Researchers are studying women who use dagga while pregnant – and lots already do
- Researchers at University of Washington are recruiting pregnant women for a study on the effects dagga use has on their future children.
- They will follow both women who use marijuana frequently during pregnancy and those who don't use the substance at all, from pregnancy through birth.
- Plenty of women have already been using cannabis while pregnant to help with nausea and vomiting.
- Existing research has proven inconclusive in determining the effects marijuana has on pregnancy.
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An increasing number of women are choosing to use dagga while pregnant, and now American researchers are launching a study to find more answers about how the substance affects their future children.
University of Washington researchers are recruiting women who have been pregnant for 13 weeks or less and either use marijuana regularly or not at all for a study on the effects of marijuana during pregnancy. Chosen applicants will meet with the researchers three times during their pregnancies to answer questions about their cannabis (and other substance) use, symptoms like nausea and vomiting, and changes in mood.
After the women give birth, researchers will do MRI tests of the babies' brains at six months old to see if dagga use affected their cognitive development.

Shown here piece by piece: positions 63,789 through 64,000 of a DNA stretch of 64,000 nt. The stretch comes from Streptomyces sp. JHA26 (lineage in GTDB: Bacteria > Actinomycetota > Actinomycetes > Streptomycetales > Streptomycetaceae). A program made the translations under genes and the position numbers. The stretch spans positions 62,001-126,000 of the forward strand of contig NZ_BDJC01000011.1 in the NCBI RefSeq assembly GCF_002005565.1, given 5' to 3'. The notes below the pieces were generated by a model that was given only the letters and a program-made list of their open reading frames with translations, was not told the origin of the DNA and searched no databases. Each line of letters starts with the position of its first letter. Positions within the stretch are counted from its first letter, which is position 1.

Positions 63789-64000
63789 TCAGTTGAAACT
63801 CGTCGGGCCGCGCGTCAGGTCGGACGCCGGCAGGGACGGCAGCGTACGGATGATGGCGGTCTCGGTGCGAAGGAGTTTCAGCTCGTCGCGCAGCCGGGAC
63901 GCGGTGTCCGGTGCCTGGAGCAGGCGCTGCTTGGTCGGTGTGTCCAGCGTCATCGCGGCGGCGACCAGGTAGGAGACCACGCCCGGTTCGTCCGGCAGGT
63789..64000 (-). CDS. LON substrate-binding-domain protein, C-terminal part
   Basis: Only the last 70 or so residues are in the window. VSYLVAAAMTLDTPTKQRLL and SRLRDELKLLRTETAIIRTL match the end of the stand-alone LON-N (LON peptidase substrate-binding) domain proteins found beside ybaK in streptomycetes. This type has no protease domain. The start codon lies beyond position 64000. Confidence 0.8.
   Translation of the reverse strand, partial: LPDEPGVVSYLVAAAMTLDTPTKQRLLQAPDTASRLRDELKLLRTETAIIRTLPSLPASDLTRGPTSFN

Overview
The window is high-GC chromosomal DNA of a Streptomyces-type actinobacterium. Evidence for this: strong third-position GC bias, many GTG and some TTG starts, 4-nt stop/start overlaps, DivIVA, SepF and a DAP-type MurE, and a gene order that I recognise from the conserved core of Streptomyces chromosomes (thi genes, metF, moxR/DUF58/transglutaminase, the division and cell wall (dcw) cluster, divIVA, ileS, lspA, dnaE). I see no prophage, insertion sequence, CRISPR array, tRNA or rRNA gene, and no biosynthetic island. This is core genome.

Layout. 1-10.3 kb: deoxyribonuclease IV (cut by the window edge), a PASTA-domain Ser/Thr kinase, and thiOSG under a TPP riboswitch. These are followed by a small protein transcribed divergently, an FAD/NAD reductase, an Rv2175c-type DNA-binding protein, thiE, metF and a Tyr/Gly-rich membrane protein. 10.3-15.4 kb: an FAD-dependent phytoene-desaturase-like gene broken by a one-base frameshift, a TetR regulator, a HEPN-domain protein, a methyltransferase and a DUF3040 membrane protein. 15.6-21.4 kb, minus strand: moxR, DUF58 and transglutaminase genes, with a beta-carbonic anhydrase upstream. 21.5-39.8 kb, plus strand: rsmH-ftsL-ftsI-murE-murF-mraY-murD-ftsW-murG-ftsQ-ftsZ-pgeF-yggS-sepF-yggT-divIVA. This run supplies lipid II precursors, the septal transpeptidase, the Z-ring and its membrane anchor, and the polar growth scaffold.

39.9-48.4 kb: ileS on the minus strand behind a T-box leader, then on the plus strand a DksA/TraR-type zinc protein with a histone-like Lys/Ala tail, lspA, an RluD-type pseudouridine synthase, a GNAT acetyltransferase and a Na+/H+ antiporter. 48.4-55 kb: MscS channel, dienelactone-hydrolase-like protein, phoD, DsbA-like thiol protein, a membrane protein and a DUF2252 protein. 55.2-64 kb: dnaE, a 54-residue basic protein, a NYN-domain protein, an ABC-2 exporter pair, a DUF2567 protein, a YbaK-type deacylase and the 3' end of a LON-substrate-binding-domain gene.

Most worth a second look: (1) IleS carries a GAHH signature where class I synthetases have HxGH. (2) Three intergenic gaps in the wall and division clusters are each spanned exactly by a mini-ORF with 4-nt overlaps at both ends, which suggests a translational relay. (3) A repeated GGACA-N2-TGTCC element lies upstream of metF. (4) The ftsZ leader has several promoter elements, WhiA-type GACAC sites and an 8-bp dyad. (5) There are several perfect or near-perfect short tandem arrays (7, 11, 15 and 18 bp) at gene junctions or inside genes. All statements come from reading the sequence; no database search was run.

Previous studies have looked at how overall substance use - including alcohol, marijuana, and other - affected prenatal development, but this is the first study to look at cannabis exclusively.
Plenty of women have already been using marijuana while pregnant, despite the lack of research.
A 2018 US survey found that marijuana use during pregnancy in the US increased over a 14-year period, from 2.9% in 2002 to 5% in 2016, INSIDER previously reported.
Doctors believe this increase in use during pregnancy could be due women attempting to cope with symptoms like morning sickness. According to the Cleveland Clinic, 70% of women experience nausea and vomiting during pregnancy, but since they are unable to use over-the-counter pain medications, they may turn to marijuana.
"I used marijuana during pregnancy to ease my nausea as well as to help me sleep," Laiken, 26, who asked to be identified by her first name only to protect her identity, previously told INSIDER. "It seemed I was constantly up at night and part of that was [because of] nausea."
A small study published in February on women's attitudes about cannabis use during pregnancy revealed that the majority thought the substance was safer than traditional medications. Many of them also said they liked using cannabis while pregnant to help with their moods and nausea. All of the 25 women interviewed by the researchers either tested positive for cannabis or reported using the substance.
"There was a belief that it was not a drug - they viewed it as natural because it's a plant," Dr. Judy Chang, associate professor of obstetrics, gynaecology and reproductive sciences at the University of Pittsburgh and senior author of the study, told INSIDER. "They felt that this was more natural and therefore less concerning to them than even prescribed medications that they viewed as chemical."
Existing research suggests cannabis during pregnancy could disrupt a fetus's brain development and cause the baby to be smaller than average compared to babies born to mothers who did not use marijuana while pregnant.
Still, the existing data makes it difficult to draw a definite conclusion about dagga's effects on pregnancy, but this new study aims to do just that.
Until more is known, health professionals are continuing to tell their patients that no amount of the drug is safe to use while pregnant.
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